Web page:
by David Jones, International Director
Among many Asian-headquartered companies, the focus is often more on output, and less on working environment or market presence. This focus could be starting to change, however. There are signals that firms headquartered in Asia are addressing corporate real estate operations differently.
First, it’s a good idea to examine how Asia views CRE. Asian global offices are significantly understated, especially in comparison to their Western counterparts. Additionally, the management structures are different. It’s common for country businesses to run their own real estate functions outside of headquarters purview.
A good example is India, where CRE has traditionally been led by ex-armed forces officers operating in military style. Chinese and Japanese corporates historically have large, in-house teams in the home country with limited representation “internationally.” Local businesses typically have an ad hoc local broker relationship, or use the home country team for negotiation, which may not deliver an optimal outcome.
Furthermore, without value measurement or costs benchmarked to market, real estate can be considered a lower priority. Nor do many Asian companies capitalize on value creation in terms of rent cost and more flexible lease terms. The belief is that it’s more important to maintain good relationships with landlords. There is rarely a mechanism to measure performance or value from the CRE function and in many cases, there’s not even a business case to instigate one.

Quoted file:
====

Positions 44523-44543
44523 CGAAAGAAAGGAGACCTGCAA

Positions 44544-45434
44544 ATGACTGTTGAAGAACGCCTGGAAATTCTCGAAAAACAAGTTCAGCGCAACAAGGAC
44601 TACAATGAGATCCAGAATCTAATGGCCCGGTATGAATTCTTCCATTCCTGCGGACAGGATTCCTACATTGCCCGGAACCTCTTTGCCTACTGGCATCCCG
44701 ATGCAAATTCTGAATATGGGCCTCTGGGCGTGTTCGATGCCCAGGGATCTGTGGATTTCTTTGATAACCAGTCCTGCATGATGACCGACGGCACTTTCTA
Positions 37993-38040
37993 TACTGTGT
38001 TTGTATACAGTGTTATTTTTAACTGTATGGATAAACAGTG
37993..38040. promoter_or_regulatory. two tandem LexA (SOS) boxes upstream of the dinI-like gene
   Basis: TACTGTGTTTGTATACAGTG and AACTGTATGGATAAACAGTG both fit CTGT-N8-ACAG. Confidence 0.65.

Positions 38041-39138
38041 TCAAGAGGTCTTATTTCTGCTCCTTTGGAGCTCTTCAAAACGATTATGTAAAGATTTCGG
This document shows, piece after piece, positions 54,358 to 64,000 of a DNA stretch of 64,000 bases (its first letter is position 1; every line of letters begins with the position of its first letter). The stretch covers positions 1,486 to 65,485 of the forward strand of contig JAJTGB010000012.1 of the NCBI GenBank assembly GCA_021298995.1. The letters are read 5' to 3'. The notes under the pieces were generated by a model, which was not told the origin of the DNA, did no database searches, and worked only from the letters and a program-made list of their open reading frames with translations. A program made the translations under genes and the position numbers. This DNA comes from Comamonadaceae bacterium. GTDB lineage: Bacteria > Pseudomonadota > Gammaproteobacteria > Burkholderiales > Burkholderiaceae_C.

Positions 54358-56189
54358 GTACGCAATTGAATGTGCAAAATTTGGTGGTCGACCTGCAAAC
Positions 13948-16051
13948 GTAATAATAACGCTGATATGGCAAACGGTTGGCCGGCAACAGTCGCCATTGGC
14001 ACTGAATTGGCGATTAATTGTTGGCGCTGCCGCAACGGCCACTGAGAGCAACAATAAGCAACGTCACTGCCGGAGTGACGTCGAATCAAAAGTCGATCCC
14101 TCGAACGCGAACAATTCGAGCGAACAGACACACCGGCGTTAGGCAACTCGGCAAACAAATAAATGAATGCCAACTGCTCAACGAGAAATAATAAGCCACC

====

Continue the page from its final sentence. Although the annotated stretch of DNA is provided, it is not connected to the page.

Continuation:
This could be changing, however, due to increased scale of global operations, more governance and risk, competition for talent, and new accounting regulations.
This, in turn, is leading to the staffing of regional CRE roles with local talent. In addition, Asian CRE business leaders are taking on global roles. There is also more of an overlap between client and supplier in Asia, than in EMEA or the Americas. This means the focus is on in-house technical and market expertise, as well as more local self-delivery on strategy or transactions; one such transaction a lease renewal, which occurs often (three years or less) and requires more administrative effort.
Just as important, CRE professionals transferring from global MNCs are bringing a fresh perspective, and creating confidence that global outsourcing benefits are worth pursuing. Additionally, Asian CRE teams within global MNCs are moving toward small panels of advisers, with in-house teams working on routine admin and less-complex transactions.
Meanwhile, service provider platforms in Asia are being set up to work collaboratively and provide integrated service for global MNCs. They can offer the same to Asian companies, but there is no current track record, simply because there hasn’t been a market.
Still, the potential to disrupt the established balance is immense, signaling Asia as a game changer. The new players will challenge the global CRE establishment, and what will emerge is the next wave of outsourcing that is fit for the future. Many Asian companies are now assimilating the benefits of global CRE delivery models and outsourcing opportunities. If the trend picks up, it could become the new global CRE industry phenomenon.
David Jones is an International Director and the Head of Enterprise Solutions in Asia Pacific for Cushman and Wakefield.